British Propaganda Ww2 Essay

British Propaganda Ww2 Essay-69
In 1958, nationalistic military officers overthrew the Western-supported monarchical government, and established a republic. Ambassador Burton Berry wrote, "This approach has not, however, had the popular reaction expected and future Government anti-Communist newspaper articles and pamphlets can be expected to place more emphasis on the anti-nationalist, rather than the pro-Zionist, aspect of Communism." [Doc. 6] By October 1950, the American ambassador could speak of the "close coordination which [is] now effective between [the] embassy and [the] Iranian Propaganda Department." [Doc. Iran situation receiving little press attention and materials needed help create reaction favorable new regime, U. I have arranged an informal relationship here which can be used if propaganda experts desire to have something said or played in Iran which should not be directly related to the U. Government." In addition, an "ad hoc 'Iran Propaganda Committee' to serve as a forum for ideas and a center of attraction for all persons involved in propaganda activities related to Iran" was established. 112] In November 1953, Ambassador Henderson requested an approach to "one of the three American publications having most influence in Iran; namely, New York Times, Time Magazine and Newsweek" requesting that it carry an article written by the embassy pointing out that "Wily Dr. 110] Victor Weybright, founder of the New American Library of World Literature, Inc. your staff in which the primary motivation is to be of service to the international aims of the country." Though he "leaned over backward everywhere" not to involve the government in distributing literature, at his request "your people in Washington are making available to the American Book Publishers Council, a list of the key scholars and intellectuals abroad who might well receive review copies of certain American books." [Doc.Among the initiatives undertaken by the new government were measures to end foreign monopoly control of Iraq's oil resources. 10] But in November, Iranian Propaganda Director Bahram Shahrokh stopped Voice of America (VOA) as well as BBC relays on Radio Tehran, saying that his predecessor had been too friendly to foreign powers.(10) In December, Iran's prime minister told the American embassy that he expected Shahrokh to retain his position for some time. embassy and USIS developed propaganda accentuating "popular support" for the shah "as demonstrated by [the] events of August 19" (the coup) and "continued ovations and praise in meetings with small groups as well as broader public appearances," and they planned to "develop material along same policy lines for immediate distribution Iran and media and for use by Department and USIA [United States information Agency] in [the] U. 108] The USIA asked to be provided with all "press materials supporting agreed themes for possible further exploitation U. Mosadeq" had an "attempted policy of open blackmail against the free world . (publisher of authors ranging from William Faulkner to D. Lawrence to Ayn Rand to Henry David Thoreau to Ian Fleming to Mickey Spillane) was an enthusiastic ally of the government (he had worked in a U. government propaganda office in Britain during World War II.) He visited the Middle East in 1951, and then reported to a State Department public affairs officer that "we are now working on a number of forthcoming books at the suggestion of . 36] Weybright was told, "certain projects aimed at stimulating the commercial distribution overseas of United States books constitute one approach to which we are devoting considerable attention and effort.It argues that a more assertive campaign of self-promotion would reverse these views.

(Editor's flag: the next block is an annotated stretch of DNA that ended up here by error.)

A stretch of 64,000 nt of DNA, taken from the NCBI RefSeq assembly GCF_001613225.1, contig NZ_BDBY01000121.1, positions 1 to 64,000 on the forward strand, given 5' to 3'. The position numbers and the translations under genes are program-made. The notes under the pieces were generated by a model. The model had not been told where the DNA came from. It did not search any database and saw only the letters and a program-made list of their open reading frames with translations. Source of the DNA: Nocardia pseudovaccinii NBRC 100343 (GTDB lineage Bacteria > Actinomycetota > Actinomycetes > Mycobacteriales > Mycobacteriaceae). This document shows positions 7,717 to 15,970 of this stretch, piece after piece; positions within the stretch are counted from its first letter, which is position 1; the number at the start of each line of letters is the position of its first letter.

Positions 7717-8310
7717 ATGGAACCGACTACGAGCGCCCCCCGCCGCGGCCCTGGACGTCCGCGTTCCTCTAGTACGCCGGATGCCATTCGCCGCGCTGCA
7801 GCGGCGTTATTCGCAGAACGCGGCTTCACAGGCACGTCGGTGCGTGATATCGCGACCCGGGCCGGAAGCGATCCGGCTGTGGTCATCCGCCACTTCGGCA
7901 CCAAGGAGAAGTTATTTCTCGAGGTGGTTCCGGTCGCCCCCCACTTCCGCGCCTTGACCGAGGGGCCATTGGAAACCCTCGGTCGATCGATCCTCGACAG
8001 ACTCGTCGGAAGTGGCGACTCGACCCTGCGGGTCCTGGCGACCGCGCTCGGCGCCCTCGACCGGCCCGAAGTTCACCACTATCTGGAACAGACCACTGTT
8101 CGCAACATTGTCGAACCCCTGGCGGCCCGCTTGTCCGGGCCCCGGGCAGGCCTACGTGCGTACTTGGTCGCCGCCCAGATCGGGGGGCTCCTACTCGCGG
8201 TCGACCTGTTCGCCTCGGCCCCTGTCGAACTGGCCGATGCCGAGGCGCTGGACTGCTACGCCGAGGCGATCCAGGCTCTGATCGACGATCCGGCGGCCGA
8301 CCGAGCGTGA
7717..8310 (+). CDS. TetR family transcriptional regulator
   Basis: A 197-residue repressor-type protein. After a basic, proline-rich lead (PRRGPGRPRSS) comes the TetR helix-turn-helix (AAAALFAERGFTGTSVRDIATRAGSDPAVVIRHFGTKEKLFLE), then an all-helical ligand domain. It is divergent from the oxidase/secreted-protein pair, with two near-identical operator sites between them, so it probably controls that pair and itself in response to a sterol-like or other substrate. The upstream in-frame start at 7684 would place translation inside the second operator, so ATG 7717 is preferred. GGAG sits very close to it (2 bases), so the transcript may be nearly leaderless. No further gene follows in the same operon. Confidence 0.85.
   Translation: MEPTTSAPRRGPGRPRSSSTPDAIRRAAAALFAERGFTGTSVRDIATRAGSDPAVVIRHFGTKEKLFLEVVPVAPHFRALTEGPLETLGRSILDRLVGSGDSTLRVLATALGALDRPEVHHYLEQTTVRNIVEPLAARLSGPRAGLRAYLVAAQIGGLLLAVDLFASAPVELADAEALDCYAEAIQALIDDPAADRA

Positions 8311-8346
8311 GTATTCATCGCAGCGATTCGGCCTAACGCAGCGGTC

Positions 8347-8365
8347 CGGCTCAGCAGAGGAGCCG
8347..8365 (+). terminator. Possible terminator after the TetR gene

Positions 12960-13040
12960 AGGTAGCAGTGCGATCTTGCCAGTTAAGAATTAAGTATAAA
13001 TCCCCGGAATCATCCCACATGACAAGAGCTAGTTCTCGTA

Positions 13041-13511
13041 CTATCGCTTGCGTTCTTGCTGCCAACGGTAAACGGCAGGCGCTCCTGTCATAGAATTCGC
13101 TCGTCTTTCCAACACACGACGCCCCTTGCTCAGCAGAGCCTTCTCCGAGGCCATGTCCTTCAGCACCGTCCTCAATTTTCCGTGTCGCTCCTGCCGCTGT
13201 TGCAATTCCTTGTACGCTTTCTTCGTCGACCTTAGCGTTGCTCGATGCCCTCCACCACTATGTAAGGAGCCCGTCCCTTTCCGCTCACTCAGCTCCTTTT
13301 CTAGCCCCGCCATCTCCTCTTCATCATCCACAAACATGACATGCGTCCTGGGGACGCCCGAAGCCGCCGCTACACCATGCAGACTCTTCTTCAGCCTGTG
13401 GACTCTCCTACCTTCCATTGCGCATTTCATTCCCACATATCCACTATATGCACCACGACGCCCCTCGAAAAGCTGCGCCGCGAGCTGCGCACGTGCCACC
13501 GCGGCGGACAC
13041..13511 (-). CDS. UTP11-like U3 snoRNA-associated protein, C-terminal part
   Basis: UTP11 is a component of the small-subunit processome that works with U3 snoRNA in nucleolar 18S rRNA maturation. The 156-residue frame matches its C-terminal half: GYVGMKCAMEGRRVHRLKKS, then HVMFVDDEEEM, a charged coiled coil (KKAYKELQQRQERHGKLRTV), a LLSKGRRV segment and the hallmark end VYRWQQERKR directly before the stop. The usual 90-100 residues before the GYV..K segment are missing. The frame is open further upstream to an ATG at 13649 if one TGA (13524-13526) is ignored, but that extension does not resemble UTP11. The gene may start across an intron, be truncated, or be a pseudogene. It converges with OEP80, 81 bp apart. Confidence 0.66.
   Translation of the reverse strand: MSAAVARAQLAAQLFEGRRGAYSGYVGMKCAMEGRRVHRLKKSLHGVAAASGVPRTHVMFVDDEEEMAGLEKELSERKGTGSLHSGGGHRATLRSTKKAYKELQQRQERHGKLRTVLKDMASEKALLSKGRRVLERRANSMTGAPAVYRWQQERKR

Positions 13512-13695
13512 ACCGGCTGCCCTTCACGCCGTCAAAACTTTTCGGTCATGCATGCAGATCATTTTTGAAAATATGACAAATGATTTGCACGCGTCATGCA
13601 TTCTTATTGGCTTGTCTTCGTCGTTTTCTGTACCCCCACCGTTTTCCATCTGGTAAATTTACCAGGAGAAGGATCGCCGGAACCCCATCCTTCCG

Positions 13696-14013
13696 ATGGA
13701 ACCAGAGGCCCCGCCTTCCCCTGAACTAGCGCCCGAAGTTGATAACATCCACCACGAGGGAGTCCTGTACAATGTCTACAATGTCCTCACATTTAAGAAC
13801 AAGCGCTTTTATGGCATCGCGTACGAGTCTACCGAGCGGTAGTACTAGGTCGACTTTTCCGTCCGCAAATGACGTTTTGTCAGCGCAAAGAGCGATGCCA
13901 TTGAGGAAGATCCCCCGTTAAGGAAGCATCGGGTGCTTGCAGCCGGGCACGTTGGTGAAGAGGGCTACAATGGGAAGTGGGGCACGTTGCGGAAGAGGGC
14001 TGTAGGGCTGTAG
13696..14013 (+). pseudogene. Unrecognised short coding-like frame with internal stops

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55] Image versus Reality The idealized image to be projected in the Middle East of a freedom-loving America was contradicted by the U. government's mutually beneficial relationships with autocratic regimes in the region.

Britain appointed Sunni Muslims rather than members of Iraq's Shi'a majority to staff its administrative infrastructure. At the same time, the Public Affairs Officer and the Information Officer" would "endeavor constantly to point out effective local anti-Communist lines other than those which might ultimately react unfavorably against the United States." [Doc. ambassador noted that the Iranian government was "extraordinarily cooperative" in providing radio facilities for American broadcasts reaching "Soviet people in sensitive Caucasian and Central Asian areas." [Doc. A late 1953 Newsweek story described insular and conservative Kuwait, improbably, as a new soft spot for communism, and reported that "a Kuwait union organizer" attended a World Federation of Trade Unions conference in Vienna. But it noted that even if the story were untrue (perhaps derived from a Soviet broadcast "picked up by a monitoring service" (not identified)) the article "may have done some immediate good . 74] Several years later, a State Department officer commented that "In a number of cases we have found it extremely helpful to call on AFME to sponsor certain visits which we as government were not able to sponsor.